Another year, while escorting a group cruise, he arranged a day excursion renewal, at a Sandals. We had selected a pretty area to do the renewal on our own at 2pm. We had lunch and were at the swim up bar enjoying ourselves. All of a sudden we realized it was almost 2pm, and he said, I renew you and you renew me, bartender, drinks for everyone. Het told people afterwards, this renewal cost less than to have me shopping on the island all day.
Our last one was on a Crystal Cruise. The cruise was really special, over a Holiday and a clergyman was onboard as a passenger. Since we never had a religious ceremony, my husband arranged a surprise ceremony and he even invited passengers we had met that week. Word spread and the next morning, people stood up and applauded when we came into breakfast. He reminded me that at our first ceremony, we didn’t have anyone —not even witnesses. But on this cruise, we had everyone. A truly lasting memory.
Another memory that still makes me feel good. I met an aide from an independent living establishment who told me she really wanted to get away for a weekend cruise. I met with the administrator, laid out a program for the residents. I found, some who had personal caregivers who were interested in going as well. The result was a nice size group passengers with two aides along with caregivers for people who needed assistance. The caregivers were the most appreciative, since no opportunity had been offered for them all together. The establishment even provided all the transportation for the 3 hour drive to the port and back. One passenger who had dementia and no longer used vocal skills, was along with his wife and grown children. When we got to Nassau, they went to a seafood restaurant they had visited many times over the years. The man actually remembered the place and started speaking to his wife. By the time they returned to the ship, he was silent again. But in those couple of hours, they were the family of the past.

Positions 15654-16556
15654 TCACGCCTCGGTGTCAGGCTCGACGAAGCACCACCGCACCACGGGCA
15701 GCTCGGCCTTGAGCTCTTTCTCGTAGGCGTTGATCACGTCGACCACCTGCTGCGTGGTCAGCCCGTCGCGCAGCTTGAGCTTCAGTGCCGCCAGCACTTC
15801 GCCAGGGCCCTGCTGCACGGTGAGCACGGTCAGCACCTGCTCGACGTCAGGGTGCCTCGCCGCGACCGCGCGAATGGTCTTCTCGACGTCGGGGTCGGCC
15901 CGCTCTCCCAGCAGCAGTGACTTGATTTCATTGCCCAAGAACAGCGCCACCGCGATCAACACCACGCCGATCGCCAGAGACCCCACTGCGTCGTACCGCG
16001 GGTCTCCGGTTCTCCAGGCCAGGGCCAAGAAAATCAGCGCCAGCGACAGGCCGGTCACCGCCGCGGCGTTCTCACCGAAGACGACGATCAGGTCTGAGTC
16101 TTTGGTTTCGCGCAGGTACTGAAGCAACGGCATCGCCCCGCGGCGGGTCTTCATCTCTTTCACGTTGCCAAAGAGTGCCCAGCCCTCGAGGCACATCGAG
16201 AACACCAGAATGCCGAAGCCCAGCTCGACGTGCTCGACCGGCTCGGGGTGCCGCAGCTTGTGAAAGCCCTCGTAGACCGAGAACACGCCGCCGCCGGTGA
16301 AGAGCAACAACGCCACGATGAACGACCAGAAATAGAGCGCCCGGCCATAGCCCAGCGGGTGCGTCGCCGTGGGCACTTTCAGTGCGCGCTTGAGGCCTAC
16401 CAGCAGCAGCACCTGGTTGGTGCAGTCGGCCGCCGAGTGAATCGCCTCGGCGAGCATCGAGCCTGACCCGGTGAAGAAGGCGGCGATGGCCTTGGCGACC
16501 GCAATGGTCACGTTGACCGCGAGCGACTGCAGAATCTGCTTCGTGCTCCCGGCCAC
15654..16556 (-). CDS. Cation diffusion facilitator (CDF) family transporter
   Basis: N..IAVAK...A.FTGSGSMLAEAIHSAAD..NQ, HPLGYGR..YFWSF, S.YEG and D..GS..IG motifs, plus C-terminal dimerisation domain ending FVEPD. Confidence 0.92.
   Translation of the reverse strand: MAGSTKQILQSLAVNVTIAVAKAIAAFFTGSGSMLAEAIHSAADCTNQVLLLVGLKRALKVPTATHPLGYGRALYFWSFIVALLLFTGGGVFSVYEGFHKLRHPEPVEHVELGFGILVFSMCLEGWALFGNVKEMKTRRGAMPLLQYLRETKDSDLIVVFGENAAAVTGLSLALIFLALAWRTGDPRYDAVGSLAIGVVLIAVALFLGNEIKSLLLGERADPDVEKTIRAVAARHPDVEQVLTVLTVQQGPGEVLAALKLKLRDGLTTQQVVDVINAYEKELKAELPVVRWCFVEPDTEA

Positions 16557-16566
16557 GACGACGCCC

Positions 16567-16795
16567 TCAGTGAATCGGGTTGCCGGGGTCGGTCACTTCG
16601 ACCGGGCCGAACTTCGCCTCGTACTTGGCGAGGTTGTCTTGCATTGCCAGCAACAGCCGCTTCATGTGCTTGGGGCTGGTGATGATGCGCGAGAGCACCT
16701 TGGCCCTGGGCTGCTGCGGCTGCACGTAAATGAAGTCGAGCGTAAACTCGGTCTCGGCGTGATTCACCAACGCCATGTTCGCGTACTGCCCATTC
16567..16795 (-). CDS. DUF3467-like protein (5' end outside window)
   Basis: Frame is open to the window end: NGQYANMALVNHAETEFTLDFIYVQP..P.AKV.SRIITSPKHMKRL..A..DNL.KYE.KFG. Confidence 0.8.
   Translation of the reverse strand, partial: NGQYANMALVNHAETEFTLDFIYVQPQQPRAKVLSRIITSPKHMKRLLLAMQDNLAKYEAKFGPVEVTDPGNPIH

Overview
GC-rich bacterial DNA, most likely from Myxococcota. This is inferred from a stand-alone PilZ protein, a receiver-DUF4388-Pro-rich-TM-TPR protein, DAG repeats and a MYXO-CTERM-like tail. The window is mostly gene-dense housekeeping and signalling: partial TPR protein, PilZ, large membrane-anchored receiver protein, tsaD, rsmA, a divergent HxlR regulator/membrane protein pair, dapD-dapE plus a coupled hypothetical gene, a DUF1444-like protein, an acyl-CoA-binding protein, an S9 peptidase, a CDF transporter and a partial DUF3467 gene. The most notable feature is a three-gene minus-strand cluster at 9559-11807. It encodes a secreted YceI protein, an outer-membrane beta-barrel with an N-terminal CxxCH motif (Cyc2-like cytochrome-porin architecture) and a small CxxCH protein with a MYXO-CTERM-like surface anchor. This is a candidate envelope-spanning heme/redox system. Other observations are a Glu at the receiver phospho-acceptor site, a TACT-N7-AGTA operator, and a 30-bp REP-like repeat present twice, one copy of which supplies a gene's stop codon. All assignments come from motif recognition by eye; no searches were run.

This was a most unusual group and not all establishments will endorse it. There was a lot of paperwork involved with liability clauses, and the cost of the aides was split among everyone. But it’s what travel is all about — the MEMORY!
The most important question, always ask for referrals, That is your number one way to increase your client base. This is nothing new, we always value the referrals. But too many agents don’t know how to ask for referrals. For years I have always given my clients their invoice and at the same time, I give them a couple of flyers describing the trip or cruise and ask for them to share with others. This has turned into a no-brainer for me, and over and over again, I have had people ask me for more flyers to give out. I got a large church group- all because of the one couple who kept asking others to join them on a cruise.
So go to a Dollar store, buy the Monthly Planner Calendar and it might become your best sales tool.